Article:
‘Conscious Effort’ Should Be Made To ‘Enhance’ Health Infrastructure Benefits Provided by Disease-Specific Programs, Opinion Piece Says
"Governments of the world's richest nations have launched significant responses to the rampant health crises of those living in the poorest nations," Boston Globe columnist James Carroll writes in an opinion piece. He adds that "wealthy individuals, like Bill and Melinda Gates, are also making extraordinary interventions" and that President Bush's "request for a reauthorization of the President's Emergency Plan for AIDS Relief solidifies what will likely be regarded as the Bush administration's finest act."
However, global health and development issues are so complex that "even these proposals spark controversy," Carroll writes, adding that some advocates say that the "entire 'disease-specific' approach ... is equally misguided." According to these advocates, "donors should be shoring up health infrastructures, not targeting particular diseases," Carroll says. "What the past five years" of PEPFAR illustrate, however, is that "disease-specific strategies do create systemwide collateral benefits, making the dichotomy false," Carroll writes, adding, "The point is now for planners and politicians to make a conscious effort to enhance that pattern." According to Carroll, opportunities "must be seized to expand in-country work forces of health professionals." He adds that the "focus on particular prevention programs must simultaneously broaden to encourage in ordinary people the fuller health consciousness on which systems depend."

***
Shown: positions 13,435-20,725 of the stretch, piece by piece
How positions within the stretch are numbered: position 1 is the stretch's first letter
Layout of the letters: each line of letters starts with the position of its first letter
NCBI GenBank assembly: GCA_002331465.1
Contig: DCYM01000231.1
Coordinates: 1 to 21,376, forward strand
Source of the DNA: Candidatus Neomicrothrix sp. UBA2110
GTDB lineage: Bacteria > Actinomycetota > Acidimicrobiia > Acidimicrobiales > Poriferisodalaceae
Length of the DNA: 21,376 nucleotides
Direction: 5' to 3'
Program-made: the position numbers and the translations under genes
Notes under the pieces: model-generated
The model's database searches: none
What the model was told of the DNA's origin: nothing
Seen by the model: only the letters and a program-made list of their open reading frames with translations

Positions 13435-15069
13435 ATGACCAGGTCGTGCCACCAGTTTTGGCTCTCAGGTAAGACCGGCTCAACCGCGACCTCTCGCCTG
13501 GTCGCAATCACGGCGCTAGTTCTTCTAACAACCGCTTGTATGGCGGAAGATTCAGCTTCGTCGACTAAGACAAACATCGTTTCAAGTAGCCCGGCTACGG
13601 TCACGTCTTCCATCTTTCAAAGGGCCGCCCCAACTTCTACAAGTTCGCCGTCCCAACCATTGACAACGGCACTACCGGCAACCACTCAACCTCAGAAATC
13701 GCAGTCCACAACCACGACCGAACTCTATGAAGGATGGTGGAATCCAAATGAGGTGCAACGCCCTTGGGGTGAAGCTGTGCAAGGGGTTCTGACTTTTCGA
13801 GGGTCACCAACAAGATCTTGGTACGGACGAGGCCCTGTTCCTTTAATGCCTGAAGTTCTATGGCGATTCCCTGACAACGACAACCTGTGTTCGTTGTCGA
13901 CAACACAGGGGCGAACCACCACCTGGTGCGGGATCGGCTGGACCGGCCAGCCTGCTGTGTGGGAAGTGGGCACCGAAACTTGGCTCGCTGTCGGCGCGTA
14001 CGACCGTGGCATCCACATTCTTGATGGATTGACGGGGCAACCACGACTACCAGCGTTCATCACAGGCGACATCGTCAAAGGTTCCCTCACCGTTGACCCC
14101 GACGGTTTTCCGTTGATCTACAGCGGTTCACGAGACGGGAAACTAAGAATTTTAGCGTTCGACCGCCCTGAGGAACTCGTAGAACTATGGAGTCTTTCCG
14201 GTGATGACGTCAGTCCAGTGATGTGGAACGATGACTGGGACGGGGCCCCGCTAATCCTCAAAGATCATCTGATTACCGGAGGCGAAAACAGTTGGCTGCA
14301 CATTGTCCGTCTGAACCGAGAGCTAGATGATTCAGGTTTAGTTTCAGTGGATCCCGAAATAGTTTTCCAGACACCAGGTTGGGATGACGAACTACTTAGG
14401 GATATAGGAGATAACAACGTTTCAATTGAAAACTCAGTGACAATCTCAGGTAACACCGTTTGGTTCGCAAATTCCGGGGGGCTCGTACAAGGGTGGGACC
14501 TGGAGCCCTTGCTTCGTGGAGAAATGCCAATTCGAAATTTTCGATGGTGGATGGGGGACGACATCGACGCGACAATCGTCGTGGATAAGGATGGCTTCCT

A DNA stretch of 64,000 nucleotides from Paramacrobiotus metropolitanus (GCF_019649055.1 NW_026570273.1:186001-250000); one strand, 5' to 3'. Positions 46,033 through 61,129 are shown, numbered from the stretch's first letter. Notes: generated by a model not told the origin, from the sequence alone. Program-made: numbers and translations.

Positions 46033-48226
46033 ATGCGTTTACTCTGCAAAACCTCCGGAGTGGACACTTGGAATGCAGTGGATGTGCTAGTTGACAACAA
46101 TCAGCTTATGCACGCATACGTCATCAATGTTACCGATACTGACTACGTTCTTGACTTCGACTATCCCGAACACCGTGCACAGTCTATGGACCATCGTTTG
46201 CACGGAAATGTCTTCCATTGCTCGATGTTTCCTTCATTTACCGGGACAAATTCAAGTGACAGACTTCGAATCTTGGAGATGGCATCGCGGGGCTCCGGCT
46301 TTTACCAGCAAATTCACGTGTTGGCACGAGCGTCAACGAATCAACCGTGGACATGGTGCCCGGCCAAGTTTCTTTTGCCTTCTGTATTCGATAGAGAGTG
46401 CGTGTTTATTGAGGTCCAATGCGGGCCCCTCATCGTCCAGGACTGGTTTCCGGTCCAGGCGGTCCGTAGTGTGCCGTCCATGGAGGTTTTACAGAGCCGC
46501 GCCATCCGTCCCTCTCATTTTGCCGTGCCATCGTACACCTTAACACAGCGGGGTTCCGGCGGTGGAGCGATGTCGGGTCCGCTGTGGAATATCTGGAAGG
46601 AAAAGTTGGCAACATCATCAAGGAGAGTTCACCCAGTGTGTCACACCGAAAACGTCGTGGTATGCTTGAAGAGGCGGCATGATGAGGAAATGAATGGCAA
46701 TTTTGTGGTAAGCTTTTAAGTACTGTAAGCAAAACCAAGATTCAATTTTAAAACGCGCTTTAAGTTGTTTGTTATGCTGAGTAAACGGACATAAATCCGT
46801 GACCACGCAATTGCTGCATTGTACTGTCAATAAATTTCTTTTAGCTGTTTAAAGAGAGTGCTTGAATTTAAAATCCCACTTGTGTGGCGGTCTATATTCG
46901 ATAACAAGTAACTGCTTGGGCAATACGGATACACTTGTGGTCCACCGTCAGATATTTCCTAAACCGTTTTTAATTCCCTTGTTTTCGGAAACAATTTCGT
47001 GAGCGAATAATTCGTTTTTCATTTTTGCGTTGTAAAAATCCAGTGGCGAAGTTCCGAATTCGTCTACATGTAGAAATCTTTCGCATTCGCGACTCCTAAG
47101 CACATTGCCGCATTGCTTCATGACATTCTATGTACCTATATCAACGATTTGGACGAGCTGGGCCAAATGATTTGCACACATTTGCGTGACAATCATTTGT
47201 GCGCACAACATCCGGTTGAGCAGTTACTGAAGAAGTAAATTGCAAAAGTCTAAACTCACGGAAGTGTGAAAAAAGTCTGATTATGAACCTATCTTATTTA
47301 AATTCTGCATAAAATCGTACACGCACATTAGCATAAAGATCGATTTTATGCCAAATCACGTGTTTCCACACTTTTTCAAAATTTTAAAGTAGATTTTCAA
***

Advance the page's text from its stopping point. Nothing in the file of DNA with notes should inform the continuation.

The "demands of multiple health crises must not be reduced to a zero-sum game, with care for malaria or preparation for Avian flu set against the needs of those" living with HIV/AIDS, Carroll writes, adding, "By doubling the American dollar commitment to" the disease in Africa, Bush "gave an example of what is needed -- which is a drastic expansion of financial support for the health of people living in poorer nations." Expanding the global "response to this disease can prompt a needed expansion of our responses to the others," Carroll writes, concluding, "And responding with focus to each disease can help the broader health systems of the world become what they must be" (Carroll, Boston Globe, 2/11).